Hennepin County Attorney Mike Freeman on Friday announced murder and manslaughter charges that accuse a fired Minneapolis police officer of killing George Floyd — an act caught on video and seen around the world, sparking days of violent demonstrations across the Twin Cities.
Derek Chauvin, 44, was arrested late Friday morning and charged with third-degree murder and second-degree manslaughter four days after he pinned his knee on Floyd’s neck for nearly nine minutes Monday at the intersection of E. 38th Street and Chicago Avenue as the unarmed and handcuffed man told him he couldn’t breathe.
Chauvin is being held in the Ramsey County jail on $500,000 bail. The agency that led the investigation resulting in the charges, the state Bureau of Criminal Apprehension, late Friday explained why he wasn't jailed in the county where he was charged.
"The BCA communicated with the Hennepin County Sheriff's Office, which was dealing with potential threats to their facilities at the time of the arrest," BCA spokeswoman Jill Oliveira told the Star Tribune. "They directed us to book him into the Ramsey County jail."
He is the first white officer in Minnesota to be criminally prosecuted in the death of a black civilian. The maximum sentence for third-degree murder is 25 years; the maximum for second-degree manslaughter is 10 years.
WCCO-TV reported Chauvin’s wife, Kellie, will seek a divorce and published a statement attributed to her saying she is devastated by Floyd’s death.
Bystanders begged Chauvin and three other officers at the scene to relent, but their calls went unheeded as the 46-year-old Floyd grew unresponsive and later died.
The three other officers involved in Floyd’s curbside detention were also fired, but they have not been arrested or charged. Freeman said he anticipates the other officers will be prosecuted, but he declined to speculate on the counts or when they would be filed.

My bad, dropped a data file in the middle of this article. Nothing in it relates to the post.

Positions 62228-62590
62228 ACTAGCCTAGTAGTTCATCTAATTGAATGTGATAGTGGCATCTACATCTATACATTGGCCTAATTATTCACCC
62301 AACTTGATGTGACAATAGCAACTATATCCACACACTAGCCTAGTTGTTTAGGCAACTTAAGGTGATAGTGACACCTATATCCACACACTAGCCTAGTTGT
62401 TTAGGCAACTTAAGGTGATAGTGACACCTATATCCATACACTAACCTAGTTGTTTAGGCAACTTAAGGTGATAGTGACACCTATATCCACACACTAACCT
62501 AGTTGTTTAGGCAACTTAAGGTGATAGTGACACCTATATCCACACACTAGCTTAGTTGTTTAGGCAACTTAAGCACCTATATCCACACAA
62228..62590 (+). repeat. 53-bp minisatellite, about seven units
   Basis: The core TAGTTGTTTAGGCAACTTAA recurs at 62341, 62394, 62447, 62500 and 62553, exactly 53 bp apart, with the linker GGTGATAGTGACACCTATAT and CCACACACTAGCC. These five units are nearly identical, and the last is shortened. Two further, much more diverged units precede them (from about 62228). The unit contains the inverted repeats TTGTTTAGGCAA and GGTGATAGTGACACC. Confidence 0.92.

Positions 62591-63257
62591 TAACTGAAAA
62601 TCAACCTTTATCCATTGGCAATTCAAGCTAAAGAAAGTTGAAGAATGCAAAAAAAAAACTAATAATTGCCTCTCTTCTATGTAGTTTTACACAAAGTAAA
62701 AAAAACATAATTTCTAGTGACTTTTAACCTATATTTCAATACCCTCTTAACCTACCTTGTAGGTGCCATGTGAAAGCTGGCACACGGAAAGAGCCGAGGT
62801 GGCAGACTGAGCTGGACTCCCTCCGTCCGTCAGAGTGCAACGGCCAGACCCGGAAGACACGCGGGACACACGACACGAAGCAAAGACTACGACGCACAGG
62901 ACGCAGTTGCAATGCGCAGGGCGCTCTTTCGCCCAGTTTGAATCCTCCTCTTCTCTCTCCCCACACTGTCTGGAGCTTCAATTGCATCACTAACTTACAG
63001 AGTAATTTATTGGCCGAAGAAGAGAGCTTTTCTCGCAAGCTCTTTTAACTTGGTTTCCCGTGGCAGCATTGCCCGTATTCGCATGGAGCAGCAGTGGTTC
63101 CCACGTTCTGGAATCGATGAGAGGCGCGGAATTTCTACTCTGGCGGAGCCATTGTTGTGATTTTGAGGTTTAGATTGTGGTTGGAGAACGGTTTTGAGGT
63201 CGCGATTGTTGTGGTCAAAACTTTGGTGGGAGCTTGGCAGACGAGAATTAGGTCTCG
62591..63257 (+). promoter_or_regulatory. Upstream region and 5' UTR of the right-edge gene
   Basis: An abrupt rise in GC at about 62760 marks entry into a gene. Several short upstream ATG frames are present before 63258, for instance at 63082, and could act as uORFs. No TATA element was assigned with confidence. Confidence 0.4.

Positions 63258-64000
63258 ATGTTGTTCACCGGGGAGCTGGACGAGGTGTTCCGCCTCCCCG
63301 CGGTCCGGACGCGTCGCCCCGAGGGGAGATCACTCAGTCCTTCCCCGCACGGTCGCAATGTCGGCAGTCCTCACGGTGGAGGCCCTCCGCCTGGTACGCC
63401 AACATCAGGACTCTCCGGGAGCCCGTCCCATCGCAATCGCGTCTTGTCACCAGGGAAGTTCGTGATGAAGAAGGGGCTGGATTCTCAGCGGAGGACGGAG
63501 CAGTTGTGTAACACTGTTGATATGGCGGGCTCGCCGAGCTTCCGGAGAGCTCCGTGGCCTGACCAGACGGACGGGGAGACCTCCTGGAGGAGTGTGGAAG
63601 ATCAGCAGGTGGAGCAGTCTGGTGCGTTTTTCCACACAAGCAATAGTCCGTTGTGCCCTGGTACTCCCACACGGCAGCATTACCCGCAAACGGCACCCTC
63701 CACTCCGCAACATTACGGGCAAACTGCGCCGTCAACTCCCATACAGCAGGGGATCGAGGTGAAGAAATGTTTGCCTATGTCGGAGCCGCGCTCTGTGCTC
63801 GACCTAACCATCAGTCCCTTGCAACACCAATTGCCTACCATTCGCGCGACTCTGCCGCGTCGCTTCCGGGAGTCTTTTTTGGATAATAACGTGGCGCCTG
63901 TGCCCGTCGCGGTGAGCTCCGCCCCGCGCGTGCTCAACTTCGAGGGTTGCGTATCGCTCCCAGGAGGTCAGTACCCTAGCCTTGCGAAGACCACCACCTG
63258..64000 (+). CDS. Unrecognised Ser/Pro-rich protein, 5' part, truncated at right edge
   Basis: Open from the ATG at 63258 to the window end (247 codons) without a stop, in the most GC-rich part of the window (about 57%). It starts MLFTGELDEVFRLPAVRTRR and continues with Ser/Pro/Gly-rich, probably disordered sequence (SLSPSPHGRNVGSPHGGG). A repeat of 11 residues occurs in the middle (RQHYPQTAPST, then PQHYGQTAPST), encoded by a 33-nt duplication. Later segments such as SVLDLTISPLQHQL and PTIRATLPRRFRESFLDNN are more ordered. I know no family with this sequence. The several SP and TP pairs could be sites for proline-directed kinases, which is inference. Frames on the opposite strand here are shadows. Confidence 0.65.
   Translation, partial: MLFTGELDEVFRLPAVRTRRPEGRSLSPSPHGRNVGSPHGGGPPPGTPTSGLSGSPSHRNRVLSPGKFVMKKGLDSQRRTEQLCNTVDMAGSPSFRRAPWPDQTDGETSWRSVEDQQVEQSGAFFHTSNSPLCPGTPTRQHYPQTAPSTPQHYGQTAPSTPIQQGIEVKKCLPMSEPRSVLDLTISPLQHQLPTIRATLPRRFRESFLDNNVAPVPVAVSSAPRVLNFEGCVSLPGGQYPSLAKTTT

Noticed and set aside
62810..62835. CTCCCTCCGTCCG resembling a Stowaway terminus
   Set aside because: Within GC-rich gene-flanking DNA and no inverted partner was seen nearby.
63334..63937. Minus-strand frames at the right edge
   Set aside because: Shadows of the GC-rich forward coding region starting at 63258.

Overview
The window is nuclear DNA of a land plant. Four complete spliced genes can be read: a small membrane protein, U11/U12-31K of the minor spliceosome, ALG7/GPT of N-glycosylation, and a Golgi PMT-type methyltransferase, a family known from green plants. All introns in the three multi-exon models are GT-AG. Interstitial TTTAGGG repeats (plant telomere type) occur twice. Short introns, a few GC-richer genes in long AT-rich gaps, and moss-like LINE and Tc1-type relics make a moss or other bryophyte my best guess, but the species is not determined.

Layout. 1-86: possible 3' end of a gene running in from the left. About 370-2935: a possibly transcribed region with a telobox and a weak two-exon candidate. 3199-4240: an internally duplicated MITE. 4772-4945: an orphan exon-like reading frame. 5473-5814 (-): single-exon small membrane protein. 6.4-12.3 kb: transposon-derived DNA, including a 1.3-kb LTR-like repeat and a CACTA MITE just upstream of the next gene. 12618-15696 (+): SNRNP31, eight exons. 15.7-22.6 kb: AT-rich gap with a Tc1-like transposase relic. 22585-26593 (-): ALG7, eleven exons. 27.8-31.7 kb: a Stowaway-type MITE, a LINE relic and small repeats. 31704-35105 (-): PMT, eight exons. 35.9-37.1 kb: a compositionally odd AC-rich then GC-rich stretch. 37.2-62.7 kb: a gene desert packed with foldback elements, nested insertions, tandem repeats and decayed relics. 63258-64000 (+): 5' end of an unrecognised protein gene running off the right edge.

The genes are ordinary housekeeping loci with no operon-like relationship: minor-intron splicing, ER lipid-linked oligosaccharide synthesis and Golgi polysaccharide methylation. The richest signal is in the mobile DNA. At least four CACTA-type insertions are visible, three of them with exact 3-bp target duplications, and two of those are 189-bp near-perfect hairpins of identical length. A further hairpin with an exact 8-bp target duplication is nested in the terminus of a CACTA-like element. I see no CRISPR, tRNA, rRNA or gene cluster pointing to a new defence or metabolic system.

Freeman explained that Chauvin was the first of the four charged because “we felt it was important to focus on the most dangerous perpetrator. I must say this case has moved with extraordinary speed.”
The criminal complaint, citing the autopsy, said that Floyd did not die from strangulation but a combination of being restrained along with various underlying medical conditions including heart disease and hypertension.
Chauvin’s attorney, Tom Kelly, declined to comment about the allegations against his client, who remains jailed with his first court appearance yet to be scheduled. Minneapolis Police Officers Federation President Lt. Bob Kroll did not respond to messages seeking comment.
Asked whether two nights of protest that destroyed dozens of buildings in Minneapolis and St. Paul factored into his charging decision, Freeman said the move was based on evidence, which includes video, witness statements, a preliminary medical examiner’s report and discussions with an expert.
Freeman had said at a news conference Thursday that such investigations take time, and he called for patience. He said his office has been flooded with as many as 1,000 calls a day and countless e-mails demanding charges.
“But my job in the end is to prove that he violated criminal statute,” he said. “And there is other evidence that does not support a criminal charge. We need to wade through all of that evidence to come to a meaningful determination.”
Freeman later issued a statement clarifying “that it is critical to review all the evidence because at the time of trial, invariably, all that information will be used.”
Asked Friday what had changed to clear the way for charges, the county attorney said evidence his office received as late as Thursday afternoon played a role. He declined to elaborate.
Disclosure of Chauvin’s arrest before the charges were filed came from state Public Safety Commissioner John Harrington during a news conference, where he called Floyd’s death at the hands of police a “murder. … That’s what it looked like to me.”